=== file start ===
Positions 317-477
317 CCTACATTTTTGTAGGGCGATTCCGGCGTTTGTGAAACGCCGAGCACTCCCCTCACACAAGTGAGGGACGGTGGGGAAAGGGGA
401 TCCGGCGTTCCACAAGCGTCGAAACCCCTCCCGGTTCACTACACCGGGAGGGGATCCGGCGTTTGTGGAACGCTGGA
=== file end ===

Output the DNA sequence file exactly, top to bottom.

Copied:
Positions 317-477
317 CCTACATTTTTGTAGGGCGATTCCGGCGTTTGTGAAACGCCGAGCACTCCCCTCACACAAGTGAGGGACGGTGGGGAAAGGGGA
401 TCCGGCGTTCCACAAGCGTCGAAACCCCTCCCGGTTCACTACACCGGGAGGGGATCCGGCGTTTGTGGAACGCTGGA